Friday, July 23, 2010

District Court Grants Plaintiffs Summary Judgment On Vacation and Wage Statement Claims: Lopez v. G.A.T. Airline Ground Support, Inc.

On July 19, 2010, Southern District Judge Irma E. Gonzalez, issued an order granting (in part) a plaintiff-side motion for summary judgment of various wage claims in Lopez v. G.A.T. Airline Ground Support, Inc., 2010 U.S. Dist. LEXIS 73029 (S.D. Cal. July 19, 2010). In my opinion, the Court’s discussion regarding the plaintiffs’ vacation pay and wage statement claims are noteworthy.

With regard to plaintiffs’ vacation pay claim, the Court held that the following policy contained in the defendant’s employee handbook violated Labor Code § 227.3 as a matter of law: “Upon completion of one year of continuous employment, hourly employees will receive 5 days of paid vacation. Employees will continue to receive 5 days of paid vacation annually on their Anniversary Date.” See Lopez, 2010 U.S. Dist. LEXIS 73029, at 10. Plaintiff claimed that this policy required employees to forfeit vested vacation pay if they are not employed on the one-year anniversary of their start date, in violation of Section 227.3. See id. Conversely, the defendant claimed that the policy merely conditioned an employee’s right to vacation on satisfying a “probationary period”, a practice which the defendant claimed was deemed lawful in Owen v. Macy's, Inc., 175 Cal. App. 4th 462 (2009).

The Court sided with plaintiffs, reasoning that defendant’s policy was distinguishable from Owen because it did not condition the “accrual” of vacation rights on satisfying the one year probationary period:
GAT's policy is distinguishable from the one in Owen. The policy in Owen expressly stated that employees did not "earn and vest in paid vacation" for the first six months of employment. [] Then, after the first six months, the employees in Owen received vacation days as an advance for the coming year, on the assumption that the employees would remain with the company during the coming year. Here, GAT's policy does not specify that no vacation is earned or vested during the first year, only that employees do not "receive" the five vacation days until their one-year anniversary. Also, unlike the policy in Owen, the vacation GAT employees receive on their first-year anniversary is not an "advance" for vacation earned during the second year of employment. Douglas Gray, a GAT payroll manager, testified employees receive five days of vacation after one year, and then accrue vacation time on a pro-rata basis going into their second year of employment (and continuing onward). [] Therefore, GAT's vacation policy requires employees to forfeit vested vacation pay in violation of Section 227.3.
See Lopez, 2010 U.S. Dist. LEXIS 73029, 11-12.

The Court also granted summary judgment in favor of plaintiffs with regard to their Section 226 wage statement claims. There, the Court concluded that the defendant’s failure to include the applicable hourly rate of pay for regular and overtime hours required plaintiffs to do complex mathematical calculations to determine the accuracy of their paychecks, and thereon, violated Section 226(a) as a matter of law:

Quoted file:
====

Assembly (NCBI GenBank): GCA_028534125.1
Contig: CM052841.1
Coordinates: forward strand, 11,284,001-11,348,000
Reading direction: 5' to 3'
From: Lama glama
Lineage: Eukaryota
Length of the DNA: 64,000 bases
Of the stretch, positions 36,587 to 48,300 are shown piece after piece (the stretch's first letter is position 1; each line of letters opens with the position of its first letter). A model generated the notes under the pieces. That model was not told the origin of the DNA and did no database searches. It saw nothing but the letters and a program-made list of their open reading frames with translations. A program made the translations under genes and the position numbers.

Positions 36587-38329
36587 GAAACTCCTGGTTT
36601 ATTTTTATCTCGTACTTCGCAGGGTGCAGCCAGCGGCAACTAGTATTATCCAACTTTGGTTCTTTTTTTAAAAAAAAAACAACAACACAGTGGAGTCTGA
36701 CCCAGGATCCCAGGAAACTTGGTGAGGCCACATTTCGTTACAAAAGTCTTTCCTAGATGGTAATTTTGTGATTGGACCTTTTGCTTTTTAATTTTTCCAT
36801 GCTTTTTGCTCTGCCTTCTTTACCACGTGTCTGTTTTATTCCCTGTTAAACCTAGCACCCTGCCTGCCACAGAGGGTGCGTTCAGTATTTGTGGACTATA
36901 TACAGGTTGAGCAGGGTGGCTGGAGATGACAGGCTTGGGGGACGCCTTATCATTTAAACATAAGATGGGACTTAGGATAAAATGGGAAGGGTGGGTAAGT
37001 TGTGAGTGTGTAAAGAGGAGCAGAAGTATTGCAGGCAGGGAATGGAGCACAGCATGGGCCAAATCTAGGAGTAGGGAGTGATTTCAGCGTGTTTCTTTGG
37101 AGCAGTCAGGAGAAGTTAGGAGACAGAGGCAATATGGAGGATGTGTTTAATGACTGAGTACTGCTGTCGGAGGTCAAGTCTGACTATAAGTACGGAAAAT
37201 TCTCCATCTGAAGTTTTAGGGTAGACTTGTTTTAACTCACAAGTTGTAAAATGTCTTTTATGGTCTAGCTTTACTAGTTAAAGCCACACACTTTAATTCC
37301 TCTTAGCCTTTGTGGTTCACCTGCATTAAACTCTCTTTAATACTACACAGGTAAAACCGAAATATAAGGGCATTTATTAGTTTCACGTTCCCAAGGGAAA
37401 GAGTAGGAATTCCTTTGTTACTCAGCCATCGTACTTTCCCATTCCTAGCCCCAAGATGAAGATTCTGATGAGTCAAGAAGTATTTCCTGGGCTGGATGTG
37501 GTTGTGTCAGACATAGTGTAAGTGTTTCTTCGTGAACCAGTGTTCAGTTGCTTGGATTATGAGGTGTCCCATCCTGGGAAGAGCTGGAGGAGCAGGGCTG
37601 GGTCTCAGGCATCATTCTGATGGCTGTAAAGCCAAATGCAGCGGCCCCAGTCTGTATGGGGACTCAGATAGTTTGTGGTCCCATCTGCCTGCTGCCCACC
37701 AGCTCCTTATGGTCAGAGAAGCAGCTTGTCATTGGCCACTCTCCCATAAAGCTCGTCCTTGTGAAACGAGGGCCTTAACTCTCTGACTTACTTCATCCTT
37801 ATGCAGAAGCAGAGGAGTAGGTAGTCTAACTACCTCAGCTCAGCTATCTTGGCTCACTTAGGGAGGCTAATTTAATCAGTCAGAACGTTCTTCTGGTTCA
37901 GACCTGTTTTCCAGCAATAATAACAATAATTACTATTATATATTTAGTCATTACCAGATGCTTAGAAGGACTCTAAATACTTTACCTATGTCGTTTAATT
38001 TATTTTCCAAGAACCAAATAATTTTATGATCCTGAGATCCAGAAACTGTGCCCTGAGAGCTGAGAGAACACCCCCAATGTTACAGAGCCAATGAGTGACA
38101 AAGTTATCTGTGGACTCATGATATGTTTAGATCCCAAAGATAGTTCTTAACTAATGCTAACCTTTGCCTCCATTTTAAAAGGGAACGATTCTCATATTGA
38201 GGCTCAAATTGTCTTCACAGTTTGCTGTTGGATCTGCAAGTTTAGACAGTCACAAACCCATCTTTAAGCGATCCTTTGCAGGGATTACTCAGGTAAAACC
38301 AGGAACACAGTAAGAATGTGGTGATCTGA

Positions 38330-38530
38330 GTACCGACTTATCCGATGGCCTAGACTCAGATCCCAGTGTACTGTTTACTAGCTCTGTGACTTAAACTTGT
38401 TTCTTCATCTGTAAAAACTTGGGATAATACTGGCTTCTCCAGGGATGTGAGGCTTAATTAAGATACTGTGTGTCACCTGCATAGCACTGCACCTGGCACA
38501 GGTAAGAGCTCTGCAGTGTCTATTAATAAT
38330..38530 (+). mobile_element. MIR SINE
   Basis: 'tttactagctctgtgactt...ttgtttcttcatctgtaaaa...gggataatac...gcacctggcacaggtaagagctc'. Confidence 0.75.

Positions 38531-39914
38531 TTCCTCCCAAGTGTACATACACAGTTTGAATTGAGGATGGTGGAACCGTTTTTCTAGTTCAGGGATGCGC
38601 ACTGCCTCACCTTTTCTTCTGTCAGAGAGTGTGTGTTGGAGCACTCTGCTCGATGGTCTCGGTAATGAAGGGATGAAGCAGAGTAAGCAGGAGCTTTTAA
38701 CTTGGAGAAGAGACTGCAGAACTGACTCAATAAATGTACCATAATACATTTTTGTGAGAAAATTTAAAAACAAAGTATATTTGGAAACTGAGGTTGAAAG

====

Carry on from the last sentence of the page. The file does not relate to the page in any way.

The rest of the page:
It is undisputed that GAT's paychecks do not indicate the applicable hourly rate of pay for the employee's regular rate, overtime rate, or double-time rate of pay. Plaintiffs' paychecks included only the total number of hours worked and the total amount paid. Therefore, Plaintiffs had to perform mathematical calculations to determine if their paychecks were accurate. Cicairos v. Summit Logistics, Inc., 133 Cal. App. 4th 949, 35 Cal. Rptr. 3d 243, 247 (Ct. App. 2005) ("If it is left to the employee to add up the daily hours shown on the time cards or other records so that the employee must perform arithmetic computations to determine the total hours worked during the pay period, the requirements of section 226 would not be met."). The failure to provide this information violates Section 226(a).
It is also undisputed that GAT's wage statements indicate only the end date for each pay period, and do not list the beginning date. Defendants argue the pay period was sufficiently identified on the paychecks, because the paychecks provide the pay period when reviewed sequentially. However, the Labor Code requires each wage statement to provide "the inclusive dates of the period." See Cal. Labor Code. § 226(a).
Therefore, Plaintiff is entitled to summary judgment on the issue of whether Defendants furnished accurate itemized wage statements. Defendants violated Labor Code § 226(a) by failing to include the inclusive dates of the period for which employees were paid, the applicable hourly rates, and the corresponding number of hours worked at each hourly rate.
See Lopez, 2010 U.S. Dist. LEXIS 73029, 18-19.

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